A freeze warning that was in effect throughout the Valley Tuesday morning because of a low-pressure cold front from the West Coast caused some concern among citrus growers but stopped short of damaging crops.
The cold front caused temperatures to drop to the low 30s and even the high 20s in some outlying areas of the south East Valley, with an overnight low of 36 degrees in urban areas, said Valerie Meyers, a meteorologist for the National Weather Service.
About 5:45 a.m. on Tuesday, Chandler and Gilbert each experienced low temperatures of 27 degrees, Mesa dropped to a low of 30 degrees overnight and Tempe had a low of 35 on Tuesday, according to National Weather Service meteorologist Charlotte Dewey.
The unseasonable cold and temperature drop worried one citrus farm owner in Mesa, who thought workers were going to have to start up wind machines and possibly irrigate the 40-acre farm to generate steam from frost and keep the trees warm.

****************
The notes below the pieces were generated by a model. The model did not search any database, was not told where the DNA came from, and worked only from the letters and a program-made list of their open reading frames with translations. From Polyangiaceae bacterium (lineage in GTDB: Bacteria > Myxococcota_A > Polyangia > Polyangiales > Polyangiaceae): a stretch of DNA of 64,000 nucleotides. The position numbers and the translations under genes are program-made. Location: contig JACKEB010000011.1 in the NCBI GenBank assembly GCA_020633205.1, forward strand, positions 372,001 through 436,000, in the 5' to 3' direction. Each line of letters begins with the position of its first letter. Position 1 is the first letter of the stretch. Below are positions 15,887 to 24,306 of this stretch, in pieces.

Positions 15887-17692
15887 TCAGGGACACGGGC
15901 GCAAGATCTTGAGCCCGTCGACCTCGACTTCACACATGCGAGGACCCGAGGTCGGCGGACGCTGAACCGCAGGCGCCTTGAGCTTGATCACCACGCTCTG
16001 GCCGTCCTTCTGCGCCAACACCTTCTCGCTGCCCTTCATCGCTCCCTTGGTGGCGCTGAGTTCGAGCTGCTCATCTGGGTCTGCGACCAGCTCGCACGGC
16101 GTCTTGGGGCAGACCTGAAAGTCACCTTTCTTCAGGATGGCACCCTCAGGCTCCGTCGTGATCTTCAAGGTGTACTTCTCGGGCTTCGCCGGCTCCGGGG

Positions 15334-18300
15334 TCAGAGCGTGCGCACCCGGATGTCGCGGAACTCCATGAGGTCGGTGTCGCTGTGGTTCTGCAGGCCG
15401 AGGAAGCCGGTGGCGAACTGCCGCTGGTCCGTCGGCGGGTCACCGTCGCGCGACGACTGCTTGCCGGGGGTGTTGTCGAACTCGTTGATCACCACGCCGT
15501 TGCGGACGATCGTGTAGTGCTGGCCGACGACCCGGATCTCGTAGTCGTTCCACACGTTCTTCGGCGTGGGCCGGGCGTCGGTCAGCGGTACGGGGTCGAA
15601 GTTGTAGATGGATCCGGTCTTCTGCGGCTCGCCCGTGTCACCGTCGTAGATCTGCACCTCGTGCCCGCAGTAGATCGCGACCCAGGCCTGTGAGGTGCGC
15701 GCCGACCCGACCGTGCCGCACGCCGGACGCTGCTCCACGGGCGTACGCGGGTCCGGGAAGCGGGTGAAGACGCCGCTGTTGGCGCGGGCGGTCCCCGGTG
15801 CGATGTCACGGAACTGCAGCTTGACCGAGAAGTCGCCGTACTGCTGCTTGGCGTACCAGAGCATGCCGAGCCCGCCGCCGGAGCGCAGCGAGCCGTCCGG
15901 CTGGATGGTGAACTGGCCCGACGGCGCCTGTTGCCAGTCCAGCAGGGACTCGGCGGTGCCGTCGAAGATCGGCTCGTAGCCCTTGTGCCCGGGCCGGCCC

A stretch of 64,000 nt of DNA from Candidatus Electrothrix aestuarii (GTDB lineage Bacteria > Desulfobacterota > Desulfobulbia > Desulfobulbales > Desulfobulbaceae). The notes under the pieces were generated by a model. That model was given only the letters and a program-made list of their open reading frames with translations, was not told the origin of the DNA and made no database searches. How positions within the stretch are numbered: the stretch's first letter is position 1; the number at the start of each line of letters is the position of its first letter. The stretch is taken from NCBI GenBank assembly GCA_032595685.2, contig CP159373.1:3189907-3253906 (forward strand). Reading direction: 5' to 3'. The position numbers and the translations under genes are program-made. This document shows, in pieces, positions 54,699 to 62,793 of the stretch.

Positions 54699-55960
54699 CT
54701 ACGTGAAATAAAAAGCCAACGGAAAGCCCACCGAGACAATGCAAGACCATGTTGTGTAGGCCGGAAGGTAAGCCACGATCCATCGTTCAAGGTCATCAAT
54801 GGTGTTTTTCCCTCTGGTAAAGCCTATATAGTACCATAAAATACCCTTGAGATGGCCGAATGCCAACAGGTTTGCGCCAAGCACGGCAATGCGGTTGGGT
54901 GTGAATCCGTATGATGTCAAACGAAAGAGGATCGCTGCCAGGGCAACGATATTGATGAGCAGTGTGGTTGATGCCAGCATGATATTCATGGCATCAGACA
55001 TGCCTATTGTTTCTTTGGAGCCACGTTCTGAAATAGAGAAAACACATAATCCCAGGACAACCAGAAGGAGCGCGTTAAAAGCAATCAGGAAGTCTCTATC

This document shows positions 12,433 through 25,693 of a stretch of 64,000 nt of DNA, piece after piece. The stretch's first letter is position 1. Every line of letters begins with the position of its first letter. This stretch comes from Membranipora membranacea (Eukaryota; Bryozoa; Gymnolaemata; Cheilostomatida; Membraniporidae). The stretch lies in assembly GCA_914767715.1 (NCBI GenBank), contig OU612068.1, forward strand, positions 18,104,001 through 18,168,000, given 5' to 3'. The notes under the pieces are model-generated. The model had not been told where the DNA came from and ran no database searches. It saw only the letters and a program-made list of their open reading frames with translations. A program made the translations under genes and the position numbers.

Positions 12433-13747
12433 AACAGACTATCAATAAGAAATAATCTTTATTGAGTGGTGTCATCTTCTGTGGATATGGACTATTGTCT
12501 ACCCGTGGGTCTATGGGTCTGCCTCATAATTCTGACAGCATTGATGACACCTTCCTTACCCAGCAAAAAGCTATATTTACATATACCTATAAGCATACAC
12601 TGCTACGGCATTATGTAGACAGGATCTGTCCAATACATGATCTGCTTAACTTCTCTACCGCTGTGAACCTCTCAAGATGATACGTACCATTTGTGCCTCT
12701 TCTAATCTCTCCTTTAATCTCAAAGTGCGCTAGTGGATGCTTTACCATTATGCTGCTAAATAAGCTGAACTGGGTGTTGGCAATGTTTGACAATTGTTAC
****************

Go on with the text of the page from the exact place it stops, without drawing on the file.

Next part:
But the low in east Mesa was 33 degrees, and Denise Burden, owner of B and B Citrus Farms at 3404 N. Val Vista Drive, said temperatures have to drop lower than 32 degrees for three to five hours before crop damage could happen.
“Before the evening was over, we thought it was going to drop below 32 degrees,” Burden said. “The wind machines keep the air moving so it doesn’t settle and freeze the fruit.”
Normal temperatures for this time of year are about 70 degrees for highs and around 46 degrees for low temperatures, Dewey said.
“If you have any decorative plants, cover them up,” Meyers said. “Bring your pets inside, or at least make sure they are sheltered. It’s possible that some areas could drop below freezing.”
Although some areas of the Valley near Phoenix Sky Harbor International Airport received about 1/100 of an inch of rain over the weekend due to increased cloudiness and the cold front, it is expected to warm back up by the middle of the week. The high on Monday was 58 degrees, and a high of 69 was forecast for Wednesday.
High temperatures are expected to reach into the 70s on Wednesday and last throughout the weekend, Meyers said.
“A high-pressure system is building back up and it should stay in the 70s through the weekend,” Meyers said. “That should keep it warm, and we’ll see what happens after that.”